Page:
Godwin Emefiele, CBN Governor
Godwin Emefiele, CBN Governor

INVESTORS sold shares in Nigerian banks yesterday, a day after the central bank suspended nine lenders from foreign exchange transactions for failing to remit money owed to the government.
The central bank suspended FCMB, First Bank, United Bank for Africa,UBA, Heritage Bank, Keystone Bank, Skye Bank, Diamond Bank, Sterling Bank, and Fidelity Bank on Tuesday for withholding government dollars from the national treasury, banking sources said.
Shares in Diamond Bank fell the most, shedding 7.32 percent in early trade, followed by Sterling bank which was down 3.88 percent. FCMB fell 2.5 percent, FBN Holdings shed 1.5 percent, while Skye Bank was down 1.54 percent.
According to the central bank, the banks had failed to remit $2.1 billion, which was the government’s share of dividends from the state-owned gas company NLNG. The banks were supposed to pay the money into the government’s account at the central bank.
Last year, President Muhammadu Buhari ordered government payments to be made into one single central bank account as part of his pledge to fight graft.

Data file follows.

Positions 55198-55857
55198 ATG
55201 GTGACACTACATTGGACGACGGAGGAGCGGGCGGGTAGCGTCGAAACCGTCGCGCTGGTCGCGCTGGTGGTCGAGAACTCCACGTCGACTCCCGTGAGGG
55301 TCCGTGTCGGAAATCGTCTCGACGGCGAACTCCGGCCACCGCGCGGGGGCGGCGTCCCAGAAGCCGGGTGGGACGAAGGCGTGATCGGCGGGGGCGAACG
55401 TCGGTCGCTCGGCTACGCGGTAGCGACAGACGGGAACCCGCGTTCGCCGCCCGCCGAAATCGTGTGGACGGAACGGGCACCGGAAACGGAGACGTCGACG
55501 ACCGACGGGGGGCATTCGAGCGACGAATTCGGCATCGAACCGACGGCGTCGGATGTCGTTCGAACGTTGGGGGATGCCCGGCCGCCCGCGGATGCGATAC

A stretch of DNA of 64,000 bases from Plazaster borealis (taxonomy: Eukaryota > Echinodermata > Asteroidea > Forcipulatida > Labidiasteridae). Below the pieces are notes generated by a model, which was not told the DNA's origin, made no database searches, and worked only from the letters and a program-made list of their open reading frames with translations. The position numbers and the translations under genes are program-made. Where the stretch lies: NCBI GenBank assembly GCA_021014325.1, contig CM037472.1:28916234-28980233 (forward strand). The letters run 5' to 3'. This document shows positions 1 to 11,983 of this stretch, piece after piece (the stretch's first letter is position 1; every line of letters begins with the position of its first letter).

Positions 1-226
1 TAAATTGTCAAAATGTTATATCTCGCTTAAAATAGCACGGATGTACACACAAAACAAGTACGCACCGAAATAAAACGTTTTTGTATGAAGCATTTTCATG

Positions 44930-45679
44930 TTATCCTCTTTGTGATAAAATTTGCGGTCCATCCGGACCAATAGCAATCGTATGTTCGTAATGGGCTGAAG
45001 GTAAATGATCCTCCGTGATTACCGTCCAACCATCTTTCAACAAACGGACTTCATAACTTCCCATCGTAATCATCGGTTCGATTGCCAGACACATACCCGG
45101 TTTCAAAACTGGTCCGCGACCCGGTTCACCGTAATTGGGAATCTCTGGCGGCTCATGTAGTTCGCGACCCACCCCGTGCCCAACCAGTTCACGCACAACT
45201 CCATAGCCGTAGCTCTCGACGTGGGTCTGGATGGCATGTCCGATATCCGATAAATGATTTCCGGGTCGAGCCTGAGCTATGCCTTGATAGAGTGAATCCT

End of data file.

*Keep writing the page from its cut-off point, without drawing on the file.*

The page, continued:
UBA denied late on Tuesday that it had withheld any government funds.
“We wish to state very categorically that UBA has completely remitted all NNPC/NLNG dollar deposits,” Charles Aigbe, the bank’s spokesman said in an email.
FCMB has said it was working with the central bank to solve the issue, while the other banks either had no immediate comment or were not reachable for comment.
The suspensions came after the central bank tightened restrictions on the flow of dollars to domestic lenders in March. That has forced banks to delay hard-currency loans and trade repayments and increased their risk of default.
Nigeria, Africa’s largest economy, is suffering its worst financial crisis in decades as a slump in oil revenues hammers public finances and the naira. The central bank governor has said a recession is likely.
The bank floated the currency in June to attract investment, allowing the naira to fall by 40 percent against the dollar. But foreign investors have remained on the sidelines, making the central bank the main supplier of dollars.
The naira traded at 305.50 to the dollar after the central bank intervened shortly before the close of the market, the same level it closed on Tuesday.

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